Klamath agreement renewed for two more years
GRANTS PASS, Ore. (AP) -- A companion agreement to a historic deal to remove four dams from the Klamath River has been renewed, giving supporters another two years to try to get Congress to pay for the work, officials said Monday.
Supporters of the Klamath Basin Restoration Agreement announced that all 42 signatories -- including Indian tribes, local governments, irrigation districts, salmon fishermen and conservation groups -- agreed to the renewal.
The agreement lays out how water will be shared between farms and fish during drought years, and calls on Congress to provide $800 million for environmental restoration.
Greg Addington, executive director of the Klamath Water Users Association, said some in the basin oppose the measure -- notably two newly elected members of the Klamath County Board of Commissioners -- but the people who depend most on the water are solidly behind it.
"The dam removal piece of it gets the headlines, but the reality is that for most of our guys looking at this thing, it is about water in the ditch," Addington said. "They are looking at this and saying this is the best chance of making sure that continues."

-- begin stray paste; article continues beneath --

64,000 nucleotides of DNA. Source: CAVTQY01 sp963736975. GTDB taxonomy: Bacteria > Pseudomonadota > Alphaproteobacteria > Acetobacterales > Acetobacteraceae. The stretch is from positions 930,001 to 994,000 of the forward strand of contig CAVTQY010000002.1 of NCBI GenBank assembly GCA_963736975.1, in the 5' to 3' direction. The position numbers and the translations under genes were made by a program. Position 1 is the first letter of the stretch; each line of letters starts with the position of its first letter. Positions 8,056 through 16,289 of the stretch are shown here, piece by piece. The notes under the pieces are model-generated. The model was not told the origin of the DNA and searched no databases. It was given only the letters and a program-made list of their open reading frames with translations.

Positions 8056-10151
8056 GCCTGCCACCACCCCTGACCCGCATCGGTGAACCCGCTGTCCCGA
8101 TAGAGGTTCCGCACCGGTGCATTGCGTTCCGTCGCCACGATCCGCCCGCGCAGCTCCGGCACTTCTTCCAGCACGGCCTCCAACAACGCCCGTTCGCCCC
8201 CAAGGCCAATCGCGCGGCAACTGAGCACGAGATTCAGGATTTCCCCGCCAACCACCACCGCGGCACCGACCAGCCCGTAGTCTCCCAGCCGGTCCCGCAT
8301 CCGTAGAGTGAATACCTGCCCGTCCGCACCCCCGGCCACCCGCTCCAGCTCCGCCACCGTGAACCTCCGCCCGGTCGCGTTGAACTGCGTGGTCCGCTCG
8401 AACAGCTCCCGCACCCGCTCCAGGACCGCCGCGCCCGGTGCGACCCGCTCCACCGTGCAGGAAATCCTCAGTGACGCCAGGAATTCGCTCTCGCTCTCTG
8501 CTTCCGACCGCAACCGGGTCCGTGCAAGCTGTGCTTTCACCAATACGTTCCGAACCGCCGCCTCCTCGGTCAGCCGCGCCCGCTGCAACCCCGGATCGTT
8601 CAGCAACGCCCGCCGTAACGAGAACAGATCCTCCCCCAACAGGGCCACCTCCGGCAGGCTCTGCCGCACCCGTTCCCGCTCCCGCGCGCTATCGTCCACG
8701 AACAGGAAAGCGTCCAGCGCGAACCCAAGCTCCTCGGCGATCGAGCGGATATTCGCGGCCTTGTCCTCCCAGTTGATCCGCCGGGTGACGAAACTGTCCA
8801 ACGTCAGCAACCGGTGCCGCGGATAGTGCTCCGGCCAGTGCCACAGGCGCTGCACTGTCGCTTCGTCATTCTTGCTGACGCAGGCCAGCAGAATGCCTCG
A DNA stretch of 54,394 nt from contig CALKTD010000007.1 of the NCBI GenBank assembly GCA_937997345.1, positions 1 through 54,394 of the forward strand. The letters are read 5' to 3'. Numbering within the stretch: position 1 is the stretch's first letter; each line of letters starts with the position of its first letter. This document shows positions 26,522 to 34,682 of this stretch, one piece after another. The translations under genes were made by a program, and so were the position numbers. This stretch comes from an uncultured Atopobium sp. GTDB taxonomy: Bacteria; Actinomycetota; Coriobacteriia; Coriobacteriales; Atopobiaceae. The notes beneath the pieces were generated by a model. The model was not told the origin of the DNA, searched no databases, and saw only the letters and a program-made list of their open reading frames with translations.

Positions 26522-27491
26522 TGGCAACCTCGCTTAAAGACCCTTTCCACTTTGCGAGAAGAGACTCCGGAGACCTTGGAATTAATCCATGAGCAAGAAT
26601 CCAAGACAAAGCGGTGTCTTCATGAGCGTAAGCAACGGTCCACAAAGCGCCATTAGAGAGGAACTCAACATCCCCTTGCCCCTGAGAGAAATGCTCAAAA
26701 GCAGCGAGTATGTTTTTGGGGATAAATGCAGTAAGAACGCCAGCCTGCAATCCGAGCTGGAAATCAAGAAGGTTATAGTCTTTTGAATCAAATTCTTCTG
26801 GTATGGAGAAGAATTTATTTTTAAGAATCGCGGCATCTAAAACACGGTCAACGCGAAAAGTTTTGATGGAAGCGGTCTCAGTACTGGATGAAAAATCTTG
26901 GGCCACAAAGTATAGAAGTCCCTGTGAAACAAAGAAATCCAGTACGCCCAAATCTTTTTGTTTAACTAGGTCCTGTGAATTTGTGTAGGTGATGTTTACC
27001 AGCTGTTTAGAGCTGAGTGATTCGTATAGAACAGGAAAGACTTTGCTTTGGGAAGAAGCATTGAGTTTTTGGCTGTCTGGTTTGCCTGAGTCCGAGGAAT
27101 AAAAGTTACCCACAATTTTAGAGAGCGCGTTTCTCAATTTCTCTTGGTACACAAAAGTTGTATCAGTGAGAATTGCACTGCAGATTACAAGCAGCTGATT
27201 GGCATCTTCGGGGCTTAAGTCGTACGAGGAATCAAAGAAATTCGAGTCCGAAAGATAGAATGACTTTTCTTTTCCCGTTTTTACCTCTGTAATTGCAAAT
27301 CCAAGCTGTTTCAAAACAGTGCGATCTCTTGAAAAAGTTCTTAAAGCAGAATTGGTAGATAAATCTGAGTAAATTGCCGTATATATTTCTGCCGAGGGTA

Straddling the Oregon-California border, the Klamath Basin regularly has trouble meeting the water demands of farms on the federal irrigation project at the top of the basin, endangered sucker fish in the irrigation system's main reservoir, and threatened coho salmon in the Klamath River.
The federal government shut off water to most of the farms in 2001 to protect the salmon. After a summer of bitter protests and political battles, the Bush administration restored irrigation in 2002, only to see tens of thousands of adult salmon die of gill rot diseases that spread rapidly between fish crowded into low pools of warm water.
The two events led many farmers, tribes, conservation groups and salmon fishermen to overcome their longstanding differences and agree to a water-sharing plan that is linked to removing four small hydroelectric dams owned by PacifiCorp on the Klamath River to help salmon. But Republican opposition in the House has blocked enabling legislation in Congress
The renewal also extends an agreement settling a potential battle between the Klamath tribes and irrigators over senior water rights, which the tribes appear to be on the verge of having affirmed by a long and complex adjudication process.
The restoration agreement calls for the tribes to receive timberland lost when their reservation was dissolved in the 1950s, and to limit asserting their water rights. Irrigators would not contest tribal water rights.
Malin farmer Rob Unruh, vice president of the water users group, said in a statement that while demands by the Endangered Species Act that fish get water have been in the spotlight, the water rights agreement is a key achievement for farmers, eliminating a huge future conflict, and helping assure future irrigation.
The dams produce enough power for 70,000 people. Removal is not scheduled to start before 2020 and depends on funding, authorization from Congress, and a federal determination that it will actually help salmon and is in the public interest.